An international research team based at the University of Bristol in the UK has identified a fatty acid binding pocket in the structure of SARS-CoV-2 spike protein that they believe could be exploited to develop small molecule drugs effective against the virus. According to a report published in Science on 21 September, the pocket binds strongly to linoleic acid, an essential fatty acid.
Research & University News
What makes a life science ecosystem flourish? Part of the answer is good universities, venture capital and a critical mass of entrepreneurs eager to commercialise new medicines. These are all features displayed by Cambridge, UK. How this plays out, and what might be done to improve the ecosystem were the subject of discussions at the virtual On Helix meeting on 13 July, organised by One Nucleus, a membership group.
Llft BioSciences Ltd of the UK has teamed up with King’s College London to create a new version of its cell therapy for cancer which uses a special type of neutrophil to attack solid tumours. The cell therapy is still in preclinical development, but the company will work with the university to develop a new version using induced pluripotent stem cells (iPSCs). It believes the iPSC version will be easier to manufacture and will deliver significant cost savings to patients.
Human macrophages that were genetically engineered with chimeric antigen receptors (CARs) have demonstrated an anti-cancer effect in mice, suggesting a new application for cell therapy in solid tumours. Results from preclinical studies of the new molecule were published in Nature Biotechnology on 23 March 2020.
Researchers from Cardiff University in the UK have described a new type of T cell receptor (TCR) that has been shown in laboratory studies to recognise and kill many human cancer types while ignoring healthy cells. T cells equipped with the new TCR were able to kill a host of malignancies including lung, skin, blood and colon cancers in mice engineered with human cancers and a human immune system. The research was published on 20 January 2020 in the journal Nature Immunology.
The EU is to invest €10 million in a project to expand the use of structural biology in drug discovery and other disciplines. The project is being coordinated by Anastassis Perrakis from the Netherlands Cancer Institute and the Oncode Institute and will involve partners from other countries.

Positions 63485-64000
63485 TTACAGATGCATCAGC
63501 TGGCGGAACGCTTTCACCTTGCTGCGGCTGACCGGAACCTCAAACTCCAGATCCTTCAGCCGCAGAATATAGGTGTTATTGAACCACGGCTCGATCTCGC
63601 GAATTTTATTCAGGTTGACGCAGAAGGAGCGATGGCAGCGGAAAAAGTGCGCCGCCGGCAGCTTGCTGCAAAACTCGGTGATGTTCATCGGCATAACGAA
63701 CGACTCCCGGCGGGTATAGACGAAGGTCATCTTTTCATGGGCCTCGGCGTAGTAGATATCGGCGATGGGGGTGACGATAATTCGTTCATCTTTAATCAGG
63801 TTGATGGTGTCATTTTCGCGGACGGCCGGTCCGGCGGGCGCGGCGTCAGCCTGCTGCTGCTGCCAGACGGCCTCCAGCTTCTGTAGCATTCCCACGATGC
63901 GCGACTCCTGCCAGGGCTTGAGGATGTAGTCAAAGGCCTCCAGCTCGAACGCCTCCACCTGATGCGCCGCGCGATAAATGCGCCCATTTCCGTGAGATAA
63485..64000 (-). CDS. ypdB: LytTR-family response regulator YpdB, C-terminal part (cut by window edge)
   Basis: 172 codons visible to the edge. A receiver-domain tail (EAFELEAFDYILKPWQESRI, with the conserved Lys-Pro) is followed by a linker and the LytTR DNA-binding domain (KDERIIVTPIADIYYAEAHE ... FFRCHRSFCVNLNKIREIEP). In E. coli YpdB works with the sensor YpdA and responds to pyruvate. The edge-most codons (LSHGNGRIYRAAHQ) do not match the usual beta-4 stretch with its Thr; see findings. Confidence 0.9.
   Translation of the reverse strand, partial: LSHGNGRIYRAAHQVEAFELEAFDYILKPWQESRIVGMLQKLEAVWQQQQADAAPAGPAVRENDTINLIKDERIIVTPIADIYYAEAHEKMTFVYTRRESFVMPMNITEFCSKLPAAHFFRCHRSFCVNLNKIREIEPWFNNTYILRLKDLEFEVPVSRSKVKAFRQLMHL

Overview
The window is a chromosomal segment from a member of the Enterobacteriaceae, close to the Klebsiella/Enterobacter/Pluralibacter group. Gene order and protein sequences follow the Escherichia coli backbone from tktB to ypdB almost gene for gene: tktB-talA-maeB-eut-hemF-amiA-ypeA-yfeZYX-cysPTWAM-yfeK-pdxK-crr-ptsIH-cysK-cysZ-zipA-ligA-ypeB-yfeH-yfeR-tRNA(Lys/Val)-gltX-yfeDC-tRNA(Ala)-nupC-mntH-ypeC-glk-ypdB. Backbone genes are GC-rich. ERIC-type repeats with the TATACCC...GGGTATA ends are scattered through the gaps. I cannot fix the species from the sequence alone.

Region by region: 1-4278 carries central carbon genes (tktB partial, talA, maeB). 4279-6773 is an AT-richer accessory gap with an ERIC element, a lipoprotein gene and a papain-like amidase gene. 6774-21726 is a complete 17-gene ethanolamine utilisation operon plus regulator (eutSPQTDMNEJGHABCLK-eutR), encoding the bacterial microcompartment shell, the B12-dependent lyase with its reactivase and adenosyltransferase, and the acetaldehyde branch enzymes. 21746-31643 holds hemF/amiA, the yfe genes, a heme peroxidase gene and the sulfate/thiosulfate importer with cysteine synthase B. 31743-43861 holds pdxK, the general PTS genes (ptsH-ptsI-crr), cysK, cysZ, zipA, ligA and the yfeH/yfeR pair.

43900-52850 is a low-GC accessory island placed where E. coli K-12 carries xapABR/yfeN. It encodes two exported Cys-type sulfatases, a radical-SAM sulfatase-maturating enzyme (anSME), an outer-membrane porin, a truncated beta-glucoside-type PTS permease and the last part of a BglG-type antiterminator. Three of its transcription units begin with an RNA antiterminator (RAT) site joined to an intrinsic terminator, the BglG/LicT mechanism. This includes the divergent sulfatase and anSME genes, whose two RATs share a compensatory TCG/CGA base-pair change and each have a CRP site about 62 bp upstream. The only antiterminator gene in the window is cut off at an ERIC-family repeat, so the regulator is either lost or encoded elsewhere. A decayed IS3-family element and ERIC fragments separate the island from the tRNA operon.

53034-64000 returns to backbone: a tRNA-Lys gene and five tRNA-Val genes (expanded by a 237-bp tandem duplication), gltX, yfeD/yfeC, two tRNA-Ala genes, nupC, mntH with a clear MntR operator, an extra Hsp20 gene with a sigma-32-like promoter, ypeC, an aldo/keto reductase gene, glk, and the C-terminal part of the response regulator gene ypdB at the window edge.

Chiesi Farmaceutici SpA has pledged to invest €350 million over five years to bring a new formulation of inhaler for respiratory diseases to the market with the goal of reducing the carbon footprint of these devices. The company is believed to be the first in the pharmaceutical industry to publicly commit to a lower the carbon footprint for aerosol inhalers. It announced the plan at the United Nations Climate Change Conference on 4 December.
Three scientists who discovered how cells sense and adapt to the availability of oxygen have been awarded the 2019 Nobel Prize in Physiology or Medicine. William Kaelin Jr of Harvard Medical School, US; Peter Ratcliffe of the University of Oxford, UK; and Gregg Semenza of Johns Hopkins University, US identified molecular machinery that regulates the activity of genes in response to varying levels of oxygen, discoveries that paved the way for new strategies to treat anaemia, cancer and many other diseases.
Storm Therapeutics Ltd has disclosed data from an animal study of a new small molecule inhibitor of an RNA modifying enzyme which showed activity against cancer. The study results were announced on 18 September at a meeting in Cambridge, UK attended by scientists from Europe and the US who are at the forefront of the new science of RNA epigenetics.
Crescendo Biologics Ltd has entered into collaborations with two UK universities to accelerate development of its lead product for tumours expressing prostate-specific membrane antigen (PSMA). The product, CB307, is due to enter the clinic in 2020.
Separately Crescendo appointed Steward Kay, formerly of GlaxoSmithKline Plc, as its chief business officer.